Keeping your body active is just one part of it. Get up and walk around every so often, like you would to get a coffee from the break room, or to the printer. More importantly, make sure you are sitting properly with a good set up.

    Here are some tips for sitting up straighter:

    1. Imagine like there is a string pulling you upwards from the crown of your head.
    2. Roll your shoulders back and down as if you are putting your shoulder blades into your back pocket.
    3. Align your ears over your shoulders. Make sure you aren’t overextending your neck. You shouldn’t be looking up at the ceiling at all. Pick a point in front of you and imagine like you are moving your head away from it.
    4. Decrease the arch in your lower back. Pretend like your pelvis is a bowl of water and you do not want to tip the water out of your bowl.
    5. Hold this posture and take 5 deep breaths.
    6. You want to try to maintain this posture throughout the day. I know it’s difficult, but over time, it’ll become easier.

    How posture affects stress & anxiety levels

    I have heard it many times since we emerged from the first lockdown: my desk is not set up properly, but I don’t know how to change it. The monitor is too far away, people are using their dining room chairs, etc etc. This causes people to hunch more. Shoulders start to roll forward, chin and neck starts to jut out and this is just the beginning.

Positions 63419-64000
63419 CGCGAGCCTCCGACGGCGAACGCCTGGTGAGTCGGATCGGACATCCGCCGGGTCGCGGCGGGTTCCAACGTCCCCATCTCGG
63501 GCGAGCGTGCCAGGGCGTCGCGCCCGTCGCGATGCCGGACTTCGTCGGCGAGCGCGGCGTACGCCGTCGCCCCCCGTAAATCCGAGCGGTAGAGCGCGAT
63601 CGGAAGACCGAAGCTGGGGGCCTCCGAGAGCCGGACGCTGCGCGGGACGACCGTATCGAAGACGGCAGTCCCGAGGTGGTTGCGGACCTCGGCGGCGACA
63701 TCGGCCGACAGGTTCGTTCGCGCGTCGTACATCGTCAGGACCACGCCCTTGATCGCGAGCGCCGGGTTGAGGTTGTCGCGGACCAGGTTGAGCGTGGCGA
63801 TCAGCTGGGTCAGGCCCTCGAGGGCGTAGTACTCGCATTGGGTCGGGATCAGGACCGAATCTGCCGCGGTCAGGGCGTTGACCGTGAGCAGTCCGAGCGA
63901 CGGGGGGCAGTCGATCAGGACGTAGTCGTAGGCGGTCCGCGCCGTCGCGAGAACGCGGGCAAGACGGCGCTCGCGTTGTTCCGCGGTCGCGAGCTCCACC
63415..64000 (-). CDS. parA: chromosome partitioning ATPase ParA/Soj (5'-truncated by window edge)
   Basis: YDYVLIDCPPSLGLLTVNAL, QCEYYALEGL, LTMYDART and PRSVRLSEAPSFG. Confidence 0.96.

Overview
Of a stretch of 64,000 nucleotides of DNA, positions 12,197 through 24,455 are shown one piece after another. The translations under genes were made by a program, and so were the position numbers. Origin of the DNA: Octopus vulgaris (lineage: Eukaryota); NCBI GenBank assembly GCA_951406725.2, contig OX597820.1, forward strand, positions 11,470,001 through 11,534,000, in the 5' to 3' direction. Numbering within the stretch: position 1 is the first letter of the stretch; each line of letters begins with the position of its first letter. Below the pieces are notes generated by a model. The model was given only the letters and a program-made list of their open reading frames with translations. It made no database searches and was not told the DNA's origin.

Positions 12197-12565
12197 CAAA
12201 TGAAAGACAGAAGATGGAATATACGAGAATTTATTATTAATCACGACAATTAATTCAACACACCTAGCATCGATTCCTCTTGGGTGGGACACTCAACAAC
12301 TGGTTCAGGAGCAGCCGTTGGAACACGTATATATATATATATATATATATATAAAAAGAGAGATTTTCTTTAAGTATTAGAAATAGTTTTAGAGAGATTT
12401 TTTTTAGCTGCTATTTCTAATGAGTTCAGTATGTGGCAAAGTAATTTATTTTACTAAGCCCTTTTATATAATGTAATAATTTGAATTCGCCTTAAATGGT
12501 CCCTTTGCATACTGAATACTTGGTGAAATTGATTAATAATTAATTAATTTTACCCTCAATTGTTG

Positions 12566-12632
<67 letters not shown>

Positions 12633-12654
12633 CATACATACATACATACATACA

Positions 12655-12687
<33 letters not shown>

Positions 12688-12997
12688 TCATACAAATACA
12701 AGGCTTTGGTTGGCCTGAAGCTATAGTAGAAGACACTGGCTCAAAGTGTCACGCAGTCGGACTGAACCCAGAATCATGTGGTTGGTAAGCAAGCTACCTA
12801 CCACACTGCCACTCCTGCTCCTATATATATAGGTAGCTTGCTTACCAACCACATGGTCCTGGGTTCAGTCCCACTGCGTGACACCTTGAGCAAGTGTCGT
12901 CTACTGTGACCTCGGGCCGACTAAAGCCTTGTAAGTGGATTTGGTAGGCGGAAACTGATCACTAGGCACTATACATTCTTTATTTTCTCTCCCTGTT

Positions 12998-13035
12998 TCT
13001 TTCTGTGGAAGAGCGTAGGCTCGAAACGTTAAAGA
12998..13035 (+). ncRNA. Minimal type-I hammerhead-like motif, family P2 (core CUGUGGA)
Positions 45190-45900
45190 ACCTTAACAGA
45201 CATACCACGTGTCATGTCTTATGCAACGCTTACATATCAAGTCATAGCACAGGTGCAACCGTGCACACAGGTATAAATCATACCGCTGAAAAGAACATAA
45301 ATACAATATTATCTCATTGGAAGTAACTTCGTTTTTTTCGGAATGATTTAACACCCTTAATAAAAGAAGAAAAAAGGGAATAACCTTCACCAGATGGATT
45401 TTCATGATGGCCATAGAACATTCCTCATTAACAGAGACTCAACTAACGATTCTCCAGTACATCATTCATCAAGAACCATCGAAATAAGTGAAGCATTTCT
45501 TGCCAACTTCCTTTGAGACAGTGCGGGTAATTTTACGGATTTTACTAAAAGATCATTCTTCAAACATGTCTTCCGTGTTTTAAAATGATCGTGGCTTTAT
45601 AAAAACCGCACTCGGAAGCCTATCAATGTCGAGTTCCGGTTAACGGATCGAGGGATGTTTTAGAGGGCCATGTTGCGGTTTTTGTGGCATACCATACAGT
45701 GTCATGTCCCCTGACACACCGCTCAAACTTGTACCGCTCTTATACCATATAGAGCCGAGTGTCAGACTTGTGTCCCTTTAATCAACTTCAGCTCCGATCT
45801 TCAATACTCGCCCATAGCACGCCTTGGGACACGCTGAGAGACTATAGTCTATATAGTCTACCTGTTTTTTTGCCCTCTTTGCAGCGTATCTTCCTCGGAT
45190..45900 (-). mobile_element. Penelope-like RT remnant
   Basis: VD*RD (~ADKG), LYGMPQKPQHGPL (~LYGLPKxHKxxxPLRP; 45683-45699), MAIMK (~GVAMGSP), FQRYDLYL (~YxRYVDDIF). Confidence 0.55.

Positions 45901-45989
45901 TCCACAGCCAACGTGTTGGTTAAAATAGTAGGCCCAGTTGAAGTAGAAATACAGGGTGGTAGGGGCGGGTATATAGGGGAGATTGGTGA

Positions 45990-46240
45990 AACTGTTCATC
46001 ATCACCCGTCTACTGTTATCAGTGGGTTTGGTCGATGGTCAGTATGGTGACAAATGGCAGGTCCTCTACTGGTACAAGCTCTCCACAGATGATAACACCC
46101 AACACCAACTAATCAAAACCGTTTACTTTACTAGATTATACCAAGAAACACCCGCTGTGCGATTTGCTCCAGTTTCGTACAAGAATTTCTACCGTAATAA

The amount of stress that we are putting on our joints and organs is insurmountable. Imagine this, the rolled forward shoulders decreases the amount of space your lungs have to expand. It pulls on your spinal column which in turn pulls on your diaphragm. You can try it for yourself.

     

    Sit in a slouched position and take a deep breath, do you feel like you can get a full breath in? Now, try sitting straight as if there is a string pulling you from the ceiling. Take a deep breath. Do you notice the difference? When we can allow for better oxygen exchange, we allow for an increased sense of calmness. We can take deeper breaths, slow down our heart rate and think more clearly.

    muscle pain

    Next, in a slouched state, think of what it is doing to your digestive organs! Imagine you just had a big lunch, possibly pasta and you feel like it’s just sitting there. Well, you aren’t wrong!! You are now compressing down on the stomach and colons. Think about a hose in your garden. When it’s working properly, you get a good amount of water coming out of the end. Now, what happens if you step on it? Water can still come out, but maybe at a slower rate. A little bit of compression on the colons can do the same. If we don’t allow for the food to move through our intestines, they sit there and they linger. Your body needs to work harder to push things through. Now, instead of having a clear mind for work, your blood flow and energy are going to your digestive system to help move the food through!